Remembering Abbey Simon

Abbey Simon, an internationally renowned pianist who taught at the University of Houston for decades, died Dec. 18 at his home in Geneva, Switzerland. He was 99.

Simon, who would have turned 100 on Jan. 8, remained involved with the Moores School of Music and the International Piano Festival, which he founded in 1984 and which is known for bringing world-class talent to Houston each spring.

Colleagues and friends from the Moores School of Music remembered both his talent and his personality – “his talent and his wry humor,” as composer and Moores School professor David Ashley White put it – as word of his death spread.

Simon, born in New York City and raised in the Bronx, began playing at age 3. He made his professional debut in the 1940s after winning the Walter Naumburg International Piano Competition. He had lived in Geneva for decades, although he also maintained an apartment in Houston.

Andrew Davis, dean of the Kathrine G. McGovern College of the Arts, said Simon continued to maintain his relationships with colleagues in Houston. He visited Simon in Geneva in August and had spoken to him by phone just weeks before his death.

“He loved his students like his own family,” Davis said, “and he loved teaching, I think as much as he loved performing. It was really what kept him going for so many years.”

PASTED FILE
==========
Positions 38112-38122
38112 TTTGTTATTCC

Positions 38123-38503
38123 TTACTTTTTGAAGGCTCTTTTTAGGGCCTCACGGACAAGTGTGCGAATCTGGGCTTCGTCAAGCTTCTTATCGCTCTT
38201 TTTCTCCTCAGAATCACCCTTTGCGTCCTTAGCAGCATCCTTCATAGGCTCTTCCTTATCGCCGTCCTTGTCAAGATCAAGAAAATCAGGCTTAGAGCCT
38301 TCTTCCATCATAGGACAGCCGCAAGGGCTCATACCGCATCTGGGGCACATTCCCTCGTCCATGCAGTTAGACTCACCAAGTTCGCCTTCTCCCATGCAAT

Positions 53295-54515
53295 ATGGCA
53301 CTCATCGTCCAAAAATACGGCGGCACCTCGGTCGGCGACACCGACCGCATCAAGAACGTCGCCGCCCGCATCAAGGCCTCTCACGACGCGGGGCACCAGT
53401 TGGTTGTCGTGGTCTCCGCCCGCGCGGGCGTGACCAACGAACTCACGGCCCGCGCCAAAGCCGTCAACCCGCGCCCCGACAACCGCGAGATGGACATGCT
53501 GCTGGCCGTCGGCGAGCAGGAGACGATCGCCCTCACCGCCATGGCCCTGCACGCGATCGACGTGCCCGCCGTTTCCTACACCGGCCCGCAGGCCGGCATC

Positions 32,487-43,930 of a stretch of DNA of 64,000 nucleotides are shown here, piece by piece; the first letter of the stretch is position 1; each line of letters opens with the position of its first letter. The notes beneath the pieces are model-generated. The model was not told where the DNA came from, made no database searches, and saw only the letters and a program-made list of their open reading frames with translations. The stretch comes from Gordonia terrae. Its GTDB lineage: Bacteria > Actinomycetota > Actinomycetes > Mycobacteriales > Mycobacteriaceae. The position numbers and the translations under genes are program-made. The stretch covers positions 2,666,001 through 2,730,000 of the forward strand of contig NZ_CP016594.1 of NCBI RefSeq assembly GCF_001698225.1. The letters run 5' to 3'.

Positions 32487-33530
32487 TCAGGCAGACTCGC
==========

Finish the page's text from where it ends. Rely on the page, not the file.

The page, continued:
He was already known as a dazzling performer when he began teaching at UH in 1977, where he held the title of Hugh Roy and Lillie Cranz Cullen Distinguished Professor of Music. He became one of the most recorded classical artists of all time, and critics raved about his speed, power, accuracy and intricate interplay in his renditions of Romantic classics.

He continued to perform internationally, earning glowing accolades from critics. “The shouts of joy … were meant for the pianist Abbey Simon, a modest musician who turns the piano into a well of sound … Rachmaninoff’s Third Piano Concerto glittered like a multi-colored glass ball,” one critic wrote for the Vienna Observer.

His right wrist and two fingers on his right hand were broken in a car accident in Houston in 2016, but Simon persevered through physical therapy in his quest to return to playing. Among other honors, he received the Naumburg Award, National Federation of Music Clubs award, National School Orchestra Association Award and a Ford Foundation Award.

“I’m a very lucky man,” he once told a writer for UH, “because I’ve known what I’ve wanted to do all my life.”

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